The Redmond Police Department is the first in the state to earn the Certified Autism Center designation. The certification is granted by the International Board of Credentialing and Continuing Education Standards (IBCCES) to agencies that complete autism training.
“I’m proud of our staff’s dedication and commitment to completing this training to ensure we can compassionately serve all members of the Redmond community,” said Police Chief Darrell Lowe.
According to the Centers of Disease Control and Prevention, 1 in 44 children in the United States will be diagnosed with autism spectrum disorder (ASD)–a neurological disability caused by changes in the brain–while there continues to be a growing number of people who have sensory sensitivities or receive a later in life ASD diagnosis.
Those living with ASD may behave, communicate, interact and learn in ways that are different to those without ASD. The CDC states that abilities vary; some may have advanced conversation skills while others may be nonverbal. ASD, which begins before the age of three years, can last throughout an individual’s life although symptoms may improve with time.
IBCCES’ law enforcement training and certification program reviews ways in which police officers can better understand and identify those who may be autistic, as well as ways to communicate with individuals who fall on the spectrum.
Chief Lowe reached out to IBCCES this past July because of the recognized need for Redmond police officers to receive this training to better assist all community members, said Jill Green, Public Information Officer for RPD.
Part of IBCCES’ goal with law enforcement training is to reduce the use of police force, which is not uncommon for those living with disabilities, including ASD. The CDC states that one in four Americans are living with a disability, and according to the Ruderman Foundation–an organization that advocates for the inclusion of people with disabilities– one third to half of all individuals killed by law enforcement officers are people who have disabilities:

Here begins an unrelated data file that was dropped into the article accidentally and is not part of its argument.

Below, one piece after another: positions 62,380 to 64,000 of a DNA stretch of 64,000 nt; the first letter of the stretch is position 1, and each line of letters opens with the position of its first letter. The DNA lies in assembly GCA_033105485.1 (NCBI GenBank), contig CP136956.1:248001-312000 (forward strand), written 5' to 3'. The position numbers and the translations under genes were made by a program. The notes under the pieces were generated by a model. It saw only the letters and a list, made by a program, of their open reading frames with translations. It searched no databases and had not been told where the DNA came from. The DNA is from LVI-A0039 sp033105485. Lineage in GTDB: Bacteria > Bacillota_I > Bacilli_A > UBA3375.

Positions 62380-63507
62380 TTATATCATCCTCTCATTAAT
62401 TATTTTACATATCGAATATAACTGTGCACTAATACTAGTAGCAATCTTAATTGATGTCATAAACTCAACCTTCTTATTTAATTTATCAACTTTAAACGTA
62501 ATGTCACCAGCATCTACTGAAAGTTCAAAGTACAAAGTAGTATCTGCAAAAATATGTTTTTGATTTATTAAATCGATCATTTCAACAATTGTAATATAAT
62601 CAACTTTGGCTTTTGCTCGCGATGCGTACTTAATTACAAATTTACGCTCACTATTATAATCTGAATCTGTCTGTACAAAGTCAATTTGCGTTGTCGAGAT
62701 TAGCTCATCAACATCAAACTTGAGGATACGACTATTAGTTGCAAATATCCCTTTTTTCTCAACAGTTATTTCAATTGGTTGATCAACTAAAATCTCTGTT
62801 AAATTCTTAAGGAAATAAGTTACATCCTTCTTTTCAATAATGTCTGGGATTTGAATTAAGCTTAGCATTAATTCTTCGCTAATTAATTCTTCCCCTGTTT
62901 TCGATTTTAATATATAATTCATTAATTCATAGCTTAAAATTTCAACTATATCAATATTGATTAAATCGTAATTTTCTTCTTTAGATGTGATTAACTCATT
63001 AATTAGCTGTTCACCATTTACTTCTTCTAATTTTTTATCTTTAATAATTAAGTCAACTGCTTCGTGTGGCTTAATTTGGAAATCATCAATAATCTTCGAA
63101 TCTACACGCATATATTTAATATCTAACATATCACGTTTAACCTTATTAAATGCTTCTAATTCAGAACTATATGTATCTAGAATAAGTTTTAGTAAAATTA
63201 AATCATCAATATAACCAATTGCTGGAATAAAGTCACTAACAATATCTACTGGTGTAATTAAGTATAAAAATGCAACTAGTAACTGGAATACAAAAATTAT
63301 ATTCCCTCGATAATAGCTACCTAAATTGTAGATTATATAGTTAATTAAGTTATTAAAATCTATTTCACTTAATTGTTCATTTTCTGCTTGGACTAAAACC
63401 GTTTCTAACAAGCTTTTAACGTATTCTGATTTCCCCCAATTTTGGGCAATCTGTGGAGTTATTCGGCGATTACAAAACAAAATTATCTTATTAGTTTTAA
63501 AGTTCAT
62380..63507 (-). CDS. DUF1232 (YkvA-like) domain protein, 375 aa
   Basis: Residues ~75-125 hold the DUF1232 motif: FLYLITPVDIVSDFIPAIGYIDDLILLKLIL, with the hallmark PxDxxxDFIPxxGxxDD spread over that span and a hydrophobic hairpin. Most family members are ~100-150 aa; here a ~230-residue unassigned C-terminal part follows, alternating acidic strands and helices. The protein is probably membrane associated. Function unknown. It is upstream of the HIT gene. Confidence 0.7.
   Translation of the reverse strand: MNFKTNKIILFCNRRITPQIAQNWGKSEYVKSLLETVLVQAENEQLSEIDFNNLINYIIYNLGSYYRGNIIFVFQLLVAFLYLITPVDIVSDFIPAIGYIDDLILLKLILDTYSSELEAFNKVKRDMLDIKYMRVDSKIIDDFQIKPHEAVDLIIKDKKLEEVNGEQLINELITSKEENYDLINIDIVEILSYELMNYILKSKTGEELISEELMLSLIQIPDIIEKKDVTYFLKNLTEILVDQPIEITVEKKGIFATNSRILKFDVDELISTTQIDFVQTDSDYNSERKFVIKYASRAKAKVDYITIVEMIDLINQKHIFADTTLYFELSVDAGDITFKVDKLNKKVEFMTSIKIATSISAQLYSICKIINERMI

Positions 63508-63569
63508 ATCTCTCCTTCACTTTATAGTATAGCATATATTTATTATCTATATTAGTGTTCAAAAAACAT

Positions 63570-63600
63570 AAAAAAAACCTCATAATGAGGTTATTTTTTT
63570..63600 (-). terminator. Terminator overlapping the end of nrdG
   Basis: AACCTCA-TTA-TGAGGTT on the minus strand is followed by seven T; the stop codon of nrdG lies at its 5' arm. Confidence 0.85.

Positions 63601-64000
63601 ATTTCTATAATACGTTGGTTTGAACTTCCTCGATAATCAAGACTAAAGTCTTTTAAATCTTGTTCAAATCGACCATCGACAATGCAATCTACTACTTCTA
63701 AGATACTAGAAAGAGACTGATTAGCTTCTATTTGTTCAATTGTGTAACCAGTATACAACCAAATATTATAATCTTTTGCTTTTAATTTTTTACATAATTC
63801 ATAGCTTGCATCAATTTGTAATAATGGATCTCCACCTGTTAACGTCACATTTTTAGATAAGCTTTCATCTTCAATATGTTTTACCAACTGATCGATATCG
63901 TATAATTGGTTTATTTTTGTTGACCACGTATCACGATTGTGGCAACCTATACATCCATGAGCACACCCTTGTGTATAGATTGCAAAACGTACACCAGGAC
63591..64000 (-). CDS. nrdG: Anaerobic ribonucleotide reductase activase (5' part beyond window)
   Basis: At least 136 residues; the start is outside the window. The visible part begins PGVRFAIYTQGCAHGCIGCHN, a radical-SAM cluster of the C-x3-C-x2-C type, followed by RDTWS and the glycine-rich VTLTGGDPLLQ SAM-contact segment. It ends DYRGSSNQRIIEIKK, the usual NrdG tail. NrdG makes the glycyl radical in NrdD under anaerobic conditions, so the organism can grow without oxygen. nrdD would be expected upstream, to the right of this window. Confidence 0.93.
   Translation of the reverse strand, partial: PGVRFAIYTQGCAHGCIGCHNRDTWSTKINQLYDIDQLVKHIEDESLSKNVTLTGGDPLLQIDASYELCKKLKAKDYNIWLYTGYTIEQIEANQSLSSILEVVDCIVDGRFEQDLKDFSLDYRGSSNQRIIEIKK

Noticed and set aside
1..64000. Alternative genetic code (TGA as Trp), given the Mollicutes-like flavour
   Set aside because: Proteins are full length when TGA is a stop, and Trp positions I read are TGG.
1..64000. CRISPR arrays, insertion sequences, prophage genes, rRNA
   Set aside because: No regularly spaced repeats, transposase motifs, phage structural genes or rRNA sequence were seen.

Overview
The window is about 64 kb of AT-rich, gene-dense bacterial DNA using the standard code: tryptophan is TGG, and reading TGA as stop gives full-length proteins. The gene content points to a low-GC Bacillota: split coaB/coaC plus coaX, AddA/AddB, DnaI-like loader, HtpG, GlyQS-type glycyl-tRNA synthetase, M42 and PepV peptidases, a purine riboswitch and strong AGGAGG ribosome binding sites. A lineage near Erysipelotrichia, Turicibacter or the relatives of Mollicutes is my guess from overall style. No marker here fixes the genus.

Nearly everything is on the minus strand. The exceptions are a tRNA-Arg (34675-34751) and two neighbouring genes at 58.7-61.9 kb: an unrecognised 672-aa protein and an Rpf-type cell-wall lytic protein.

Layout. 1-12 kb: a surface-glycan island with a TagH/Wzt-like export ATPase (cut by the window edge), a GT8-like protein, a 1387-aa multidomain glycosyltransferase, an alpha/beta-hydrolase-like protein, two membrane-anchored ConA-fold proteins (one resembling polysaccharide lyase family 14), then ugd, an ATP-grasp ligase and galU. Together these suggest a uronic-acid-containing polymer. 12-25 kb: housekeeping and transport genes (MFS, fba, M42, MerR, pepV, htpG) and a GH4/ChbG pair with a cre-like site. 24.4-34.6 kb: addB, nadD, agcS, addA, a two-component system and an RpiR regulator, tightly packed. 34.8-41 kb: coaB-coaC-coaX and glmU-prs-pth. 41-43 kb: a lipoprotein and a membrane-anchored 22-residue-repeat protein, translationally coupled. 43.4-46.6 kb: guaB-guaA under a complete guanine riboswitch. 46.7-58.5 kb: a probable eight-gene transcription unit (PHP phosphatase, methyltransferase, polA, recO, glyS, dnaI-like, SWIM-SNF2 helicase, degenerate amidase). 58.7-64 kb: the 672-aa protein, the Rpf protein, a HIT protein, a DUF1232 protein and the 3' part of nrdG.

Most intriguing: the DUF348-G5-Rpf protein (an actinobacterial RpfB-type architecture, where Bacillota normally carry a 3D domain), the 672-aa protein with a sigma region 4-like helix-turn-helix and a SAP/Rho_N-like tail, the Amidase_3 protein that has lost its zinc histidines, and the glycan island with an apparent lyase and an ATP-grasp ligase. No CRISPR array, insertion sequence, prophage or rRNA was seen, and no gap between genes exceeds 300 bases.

- In 2015, NYPD officers threw a 17-year-old who has autism, Troy Canales, to the ground outside of his home, where they proceeded to punch him in the face.
- In 2017, a 10-year-old boy in Worcester, MA., who has autism was pinned down by officers, who continued the use of excessive force by placing their knees on the back of the child’s neck and legs. The boy’s mother called 911 because she wanted her son to see a doctor since he wasn’t taking his medications. A bone in the boy’s arm was broken by responding officers.
The training completed by RPD is designed to enhance the officer’s knowledge and ability to assist and communicate with autistic or sensory-sensitive community members, while reducing the use of police force.
While RPD hired a full-time licensed mental health professional, Susie Kroll, in 2018 to co-respond to calls where social service connections; referrals; de-escalation; and assessment for behavioral health concerns that may be beneficial, Chief Lowe is proud of RPD’s dedication and commitment to ensuring all of Redmond’s community members are compassionately served.
“He [Chief Lowe] encourages law enforcement agencies across the region to complete this critical training to gain better understanding of how to assist autistic individuals in their communities,” said Green.